Le Corsaire ballet. Story: Anna-Marie Holmes version of the libretto by Jules-Henri Vernoy de Saint-Georges and Joseph Mazilier, based on The Corsair poem by Lord Byron. Choreography and staging: Anna-Marie Holmes after Marius Petipa and Konstantin Sergeyev. Music composed by Adolphe Adam, Cesare Pugni, Léo Delibes, Riccardo Drigo, Prince Pyotr van Oldenburg, Ludwig Minkus, Yuly Gerber, Baron Boris Fitinhof-Schnell, and Albert Zabel, all edited by Lars Payne and Gavin Sutherland. Recorded 2014 as performed by the English National Ballet. Stars Alina Cojocaru (Medora), Vadim Muntagirov (Conrad), Erina Takahashi (Gulnare), Dimitri Gruzdyev (Lankendem), Junor Souza (Ali), Yonah Acosta (Birbanto), Michael Coleman (Pasha), Juan Rodriguez (Pasha Assistant), and Nancy Osbaldeston (Lead Villager). Odalisques danced by Shiori Kase, Alison McWhinney, and Laurretta Summerscales. Lead Roses danced by Nancy Osbaldeston, Ksenia Ovsyanick, Adela Ramírez, and Laurretta Summerscales. Lead Flowers danced by Jem Ghoi, Senri Kou, Jenna Lee, and Jia Zhang. Numerous minor roles are danced by artists of the English National Ballet, students of the English National Ballet School, and pupils of the Tring Park School. Gavin Sutherland directs the Orchestra of English National Ballet. Sets and costumes by Bob Ringwood; lighting by Neil Austin; directed for the screen by Chris Blaine with his brother Ben Blain as Producer for Charlie Productions. Stereo recorded with 48kHz/24-bit sound sampling and 5.1 dts recorded with 48kHz/16-bit sound sampling. Released 2014, disc has 5.1 dts-HD Master Audio sound output. Grade: B
Tamara Rojo was one of the leading (and brainiest) ballerinas in the world when she retired early from the Royal Ballet in 2013 to become Artistic Director of the English National Ballet. This Le Corsaire is first HDVD to be released by the ENB under Rojo's leadership.
The ENB worked hard on this title. They were able to cast in-house dancers for all the named characters in the show. To beef up dancing forces, they included ENB School students and pupils from Tring Park, a grade school for children interested in fine-art careers. To insure the highest-quality content, they hired Anna-Marie Holmes, an independent choreographer with vast experience producing Le Corsaire all over the world. They recruited Bob Ringwood, an independent designer, to come up with gorgeous new sets and costumes. Neil Austin, an independent lighting expert, also came on board. Finally, to do the video, they hired the well-known film-makers, Chris and Ben Blaine.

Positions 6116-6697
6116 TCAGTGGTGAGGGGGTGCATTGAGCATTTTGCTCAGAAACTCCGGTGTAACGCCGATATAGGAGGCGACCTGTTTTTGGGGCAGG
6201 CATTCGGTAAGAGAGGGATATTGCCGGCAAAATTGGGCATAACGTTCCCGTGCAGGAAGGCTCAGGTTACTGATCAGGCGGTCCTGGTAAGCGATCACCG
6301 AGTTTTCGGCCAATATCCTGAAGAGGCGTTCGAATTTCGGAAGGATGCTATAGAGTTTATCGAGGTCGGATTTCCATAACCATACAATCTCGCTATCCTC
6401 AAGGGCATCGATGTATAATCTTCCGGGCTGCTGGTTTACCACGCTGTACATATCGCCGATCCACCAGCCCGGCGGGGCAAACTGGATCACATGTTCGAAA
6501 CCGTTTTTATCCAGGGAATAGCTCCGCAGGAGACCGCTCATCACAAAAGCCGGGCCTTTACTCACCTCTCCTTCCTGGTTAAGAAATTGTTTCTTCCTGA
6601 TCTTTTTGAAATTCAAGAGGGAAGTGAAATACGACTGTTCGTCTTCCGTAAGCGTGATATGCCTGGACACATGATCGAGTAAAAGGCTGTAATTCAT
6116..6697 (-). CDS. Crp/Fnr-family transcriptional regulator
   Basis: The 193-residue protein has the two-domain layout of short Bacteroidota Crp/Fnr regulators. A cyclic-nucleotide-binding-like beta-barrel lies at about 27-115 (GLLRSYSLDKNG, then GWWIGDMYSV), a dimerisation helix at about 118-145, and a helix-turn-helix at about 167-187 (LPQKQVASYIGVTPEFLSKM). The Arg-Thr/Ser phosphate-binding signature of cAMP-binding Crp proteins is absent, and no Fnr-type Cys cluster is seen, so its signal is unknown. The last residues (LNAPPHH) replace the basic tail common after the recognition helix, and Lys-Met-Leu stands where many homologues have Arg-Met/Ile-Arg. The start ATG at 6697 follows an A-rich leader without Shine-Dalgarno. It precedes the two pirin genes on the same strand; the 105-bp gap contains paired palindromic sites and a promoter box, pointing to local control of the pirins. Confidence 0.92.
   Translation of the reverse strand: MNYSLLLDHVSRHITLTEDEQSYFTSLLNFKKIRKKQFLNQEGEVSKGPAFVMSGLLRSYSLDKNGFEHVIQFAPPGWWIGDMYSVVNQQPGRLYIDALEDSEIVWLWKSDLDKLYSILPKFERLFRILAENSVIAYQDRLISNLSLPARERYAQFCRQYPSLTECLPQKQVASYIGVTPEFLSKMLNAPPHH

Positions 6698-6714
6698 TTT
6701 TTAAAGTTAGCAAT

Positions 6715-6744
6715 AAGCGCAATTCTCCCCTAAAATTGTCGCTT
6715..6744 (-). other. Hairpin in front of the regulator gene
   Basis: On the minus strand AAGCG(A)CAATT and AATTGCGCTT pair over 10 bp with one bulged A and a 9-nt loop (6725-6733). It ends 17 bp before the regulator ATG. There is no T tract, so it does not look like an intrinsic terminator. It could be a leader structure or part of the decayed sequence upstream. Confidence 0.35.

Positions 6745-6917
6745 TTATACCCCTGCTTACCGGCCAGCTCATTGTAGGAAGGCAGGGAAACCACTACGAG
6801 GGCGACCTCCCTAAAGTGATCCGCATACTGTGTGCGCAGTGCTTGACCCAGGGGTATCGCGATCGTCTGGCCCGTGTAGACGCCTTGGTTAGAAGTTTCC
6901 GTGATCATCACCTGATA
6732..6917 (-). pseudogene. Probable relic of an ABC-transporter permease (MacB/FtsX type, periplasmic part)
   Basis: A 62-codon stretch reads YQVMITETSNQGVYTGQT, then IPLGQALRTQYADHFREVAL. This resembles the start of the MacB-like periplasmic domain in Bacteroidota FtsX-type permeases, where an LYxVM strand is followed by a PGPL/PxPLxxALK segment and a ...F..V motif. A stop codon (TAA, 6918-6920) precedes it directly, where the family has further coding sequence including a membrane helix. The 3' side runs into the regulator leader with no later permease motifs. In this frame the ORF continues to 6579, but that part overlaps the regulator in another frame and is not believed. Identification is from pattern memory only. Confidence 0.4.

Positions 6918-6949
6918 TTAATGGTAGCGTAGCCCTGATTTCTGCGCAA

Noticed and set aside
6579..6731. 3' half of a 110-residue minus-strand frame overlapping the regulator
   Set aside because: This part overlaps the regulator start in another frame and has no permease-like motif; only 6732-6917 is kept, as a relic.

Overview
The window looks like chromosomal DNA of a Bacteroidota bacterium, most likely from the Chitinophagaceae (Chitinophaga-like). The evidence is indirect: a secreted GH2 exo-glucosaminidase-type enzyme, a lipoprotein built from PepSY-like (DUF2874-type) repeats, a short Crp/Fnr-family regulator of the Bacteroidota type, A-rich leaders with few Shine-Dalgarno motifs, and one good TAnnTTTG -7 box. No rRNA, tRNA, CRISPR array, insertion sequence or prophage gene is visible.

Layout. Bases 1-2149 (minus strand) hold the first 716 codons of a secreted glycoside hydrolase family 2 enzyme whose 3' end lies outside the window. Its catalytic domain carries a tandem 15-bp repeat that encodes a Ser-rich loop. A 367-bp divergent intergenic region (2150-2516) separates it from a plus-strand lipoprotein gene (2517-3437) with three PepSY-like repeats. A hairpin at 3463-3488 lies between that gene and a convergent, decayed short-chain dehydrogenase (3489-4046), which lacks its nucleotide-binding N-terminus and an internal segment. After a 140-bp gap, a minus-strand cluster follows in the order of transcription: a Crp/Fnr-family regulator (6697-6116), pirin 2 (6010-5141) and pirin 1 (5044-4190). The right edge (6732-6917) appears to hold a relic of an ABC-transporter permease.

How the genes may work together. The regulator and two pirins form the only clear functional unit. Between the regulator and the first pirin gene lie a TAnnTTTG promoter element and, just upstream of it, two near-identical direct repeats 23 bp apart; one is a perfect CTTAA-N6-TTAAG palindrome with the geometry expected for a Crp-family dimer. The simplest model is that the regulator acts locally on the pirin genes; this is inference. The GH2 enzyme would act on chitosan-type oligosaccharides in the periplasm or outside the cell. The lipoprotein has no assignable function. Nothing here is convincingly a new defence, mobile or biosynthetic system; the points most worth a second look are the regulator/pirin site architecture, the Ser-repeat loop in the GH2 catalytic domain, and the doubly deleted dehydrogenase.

The screenshots below leave no doubt that the show was a fabulous success for the live audience. But the video falls short with (1) serious resolution and PQ issues, especially in the long Act 1, and (2) a harsh sound tract.
Meet Conrad (the Corsaire or pirate chief) performed by Vadim Muntagirov (who was with the ENB at the time and is now a star with the Royal Ballet). Conrad has come to the capital to find his sweetheart Medora, who was taken away by a slave trader:
The Second Officer of the pirates is Birbanto (Yonah Acosta), who has already found a girlfriend (Nancy Osbaldeston) among the local ladies:
Lankendem (Dimitri Gruzdyev) is the slave trader. Here he and his men are drumming up interest in an auction of a bunch of beautiful slave girls. Lankendem has Medora, but he intends to keep her in his own harem:
Medora (Alina Cojocaru) peeks out of Lankendem's house:
Below the Pasha (Michael Coleman) arrives at the square to buy 3 girls. Now there are two things you should note about the image below as well as those above: the picture resolution is soft and there is a distinct yellow cast to everything.
I can't image why there should be a problem with resolution in a video made in 2014. The videos we are getting these days generally have wonderful clarity of detail. But I noticed weak resolution in this title even in the very first images showing the orchestra (in the relatively dark pit) playing overture music. My initial reaction was to check the disc to see if maybe I'd been sent a DVD by mistake.